One Independent reader contacted me this week about his uncomfortable experience aboard Malaysia Airlines flight 90 from Kuala Lumpur to Stockholm. What has a trip from South-east Asia to Scandinavia to do with America? Read on.
"We were not allowed to congregate in the aisles or in any free space in the aircraft," writes Alistair McBain about the 12-hour flight. "This rule was enforced by cabin staff and in effect meant that passengers were only allowed out of their seats to go to the restrooms. You could not stand and talk to other people or exercise at the back."
Anyone who has flown on the usually friendly and relaxed Malaysian airline will find it difficult to recognise this picture. Mr McBain was understandably concerned about the restriction of his liberty: "Being tall, I for one cannot afford to spend that amount of time trapped in my cattle-class seat, unable to get up and walk around and exercise as I used to be able to."
What could explain such draconian treatment? It is the fact that the ultimate destination of flight MH90 is in the US, at the possibly ill-named Newark Liberty airport. No matter that no Jumbo could fly all the way from Kuala Lumpur to this New York airport before running out of fuel, nor that the schedules show that the aircraft is actually changed at Stockholm airport. Apparently, the decree from the US transportation authorities still applies.
Hopefully, no one will be obliged to ponder where the ban on exercise leaves the airline on the question of deep-vein thrombosis. As Mr McBain puts it, "If somebody gets DVT, who do they sue - the airline or the US government?" At the very least, he says, "people should be warned before they book".
Malaysia Airlines is keen for passengers to be aware of the risks of immobility on long flights; indeed, its website says you should "walk about the cabin occasionally".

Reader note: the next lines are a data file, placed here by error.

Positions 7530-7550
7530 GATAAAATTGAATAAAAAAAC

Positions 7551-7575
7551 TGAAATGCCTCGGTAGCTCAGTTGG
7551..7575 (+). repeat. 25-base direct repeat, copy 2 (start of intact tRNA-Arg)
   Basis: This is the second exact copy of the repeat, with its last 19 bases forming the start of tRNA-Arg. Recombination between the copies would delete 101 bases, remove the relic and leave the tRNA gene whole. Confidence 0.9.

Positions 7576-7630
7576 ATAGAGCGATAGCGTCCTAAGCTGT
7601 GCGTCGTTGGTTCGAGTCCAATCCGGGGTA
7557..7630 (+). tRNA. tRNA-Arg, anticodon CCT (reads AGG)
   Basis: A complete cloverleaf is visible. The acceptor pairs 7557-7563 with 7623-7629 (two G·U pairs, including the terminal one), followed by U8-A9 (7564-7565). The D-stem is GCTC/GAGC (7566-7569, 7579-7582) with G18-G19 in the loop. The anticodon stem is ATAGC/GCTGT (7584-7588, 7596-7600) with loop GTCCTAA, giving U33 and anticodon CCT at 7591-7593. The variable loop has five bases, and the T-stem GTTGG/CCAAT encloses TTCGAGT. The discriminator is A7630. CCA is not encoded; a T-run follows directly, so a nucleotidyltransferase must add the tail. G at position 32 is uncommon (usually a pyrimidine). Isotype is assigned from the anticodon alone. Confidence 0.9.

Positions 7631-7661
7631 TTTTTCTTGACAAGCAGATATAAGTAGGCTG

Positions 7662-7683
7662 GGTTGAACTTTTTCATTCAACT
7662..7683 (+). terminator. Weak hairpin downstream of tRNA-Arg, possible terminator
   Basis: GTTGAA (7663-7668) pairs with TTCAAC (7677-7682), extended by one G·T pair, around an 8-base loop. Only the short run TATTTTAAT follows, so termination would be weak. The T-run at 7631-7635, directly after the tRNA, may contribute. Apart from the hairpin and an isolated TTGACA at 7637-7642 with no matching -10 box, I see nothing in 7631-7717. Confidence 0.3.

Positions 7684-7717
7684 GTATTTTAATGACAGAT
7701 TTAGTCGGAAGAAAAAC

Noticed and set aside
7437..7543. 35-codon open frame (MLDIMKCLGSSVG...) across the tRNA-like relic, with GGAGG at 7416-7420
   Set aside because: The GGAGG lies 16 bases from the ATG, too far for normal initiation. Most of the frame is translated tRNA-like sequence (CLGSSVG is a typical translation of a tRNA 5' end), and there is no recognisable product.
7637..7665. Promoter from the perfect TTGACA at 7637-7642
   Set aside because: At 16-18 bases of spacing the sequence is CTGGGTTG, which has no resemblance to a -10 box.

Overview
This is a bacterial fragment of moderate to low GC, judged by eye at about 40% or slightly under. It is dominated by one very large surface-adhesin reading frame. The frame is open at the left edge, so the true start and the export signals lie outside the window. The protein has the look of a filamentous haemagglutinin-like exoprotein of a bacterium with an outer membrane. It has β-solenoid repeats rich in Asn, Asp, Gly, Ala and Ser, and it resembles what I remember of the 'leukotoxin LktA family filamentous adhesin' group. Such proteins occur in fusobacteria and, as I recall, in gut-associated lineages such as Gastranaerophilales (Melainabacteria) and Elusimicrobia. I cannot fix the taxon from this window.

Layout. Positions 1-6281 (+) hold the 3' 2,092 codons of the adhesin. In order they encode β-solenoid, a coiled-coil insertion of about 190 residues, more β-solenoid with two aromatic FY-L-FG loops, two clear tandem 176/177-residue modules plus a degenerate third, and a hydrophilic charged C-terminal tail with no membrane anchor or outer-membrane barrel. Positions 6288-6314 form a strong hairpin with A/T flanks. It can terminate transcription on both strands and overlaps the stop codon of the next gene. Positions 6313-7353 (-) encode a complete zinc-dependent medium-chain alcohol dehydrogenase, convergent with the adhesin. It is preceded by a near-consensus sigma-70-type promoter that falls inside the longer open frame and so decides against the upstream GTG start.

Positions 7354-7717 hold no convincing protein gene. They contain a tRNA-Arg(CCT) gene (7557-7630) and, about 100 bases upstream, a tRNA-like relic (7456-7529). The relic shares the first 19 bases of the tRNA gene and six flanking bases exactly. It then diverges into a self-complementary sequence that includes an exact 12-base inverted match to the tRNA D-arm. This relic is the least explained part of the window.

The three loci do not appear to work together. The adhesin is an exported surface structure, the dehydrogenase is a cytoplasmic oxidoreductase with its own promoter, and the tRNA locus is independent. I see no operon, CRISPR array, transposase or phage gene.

UNLIKE MOST passengers on that Malaysia Airlines flight, some travellers are keen to visit the US - but are unsure whether or not they will be let in without an American visa. Pam White e-mails to ask: "I recall that there was an opportunity to be gained with passports due for renewal early in 2006, by renewing them in October this year." She is, or rather was, correct: next Tuesday, 26 October, was to be a significant date for British travellers to the US.
Congress mandated that every passport issued from this date had to be "smart", or an "e-passport" - that is, containing biometric information - or the holder would not be allowed in. The new rule would not apply for passports issued before then. So there was a strong case for renewing your passport ahead of time. But earlier this year, when it became clear that no country would be in a position to issue "smart" passports, the date was deferred by a year.
By 26 October 2006, every new British passport should be "smart". The document carries a chip containing data about the geometry of your face, derived from your photograph - which is why you may no longer smile in the Photo-Me booth. The first few have already been issued to staff at the British Embassy in Paris. Next Monday, their diplomatic colleagues in Washington DC join the same pilot programme to see how the document stands up to real travelling.
Just in case the experiment hits trouble, people whose passport is due to expire shortly after 26 October next year might opt to renew before the deadline to avoid problems. Or you could always elect instead to avoid America - but, as Mr McBain found between Malaysia and Sweden, that is not always easy.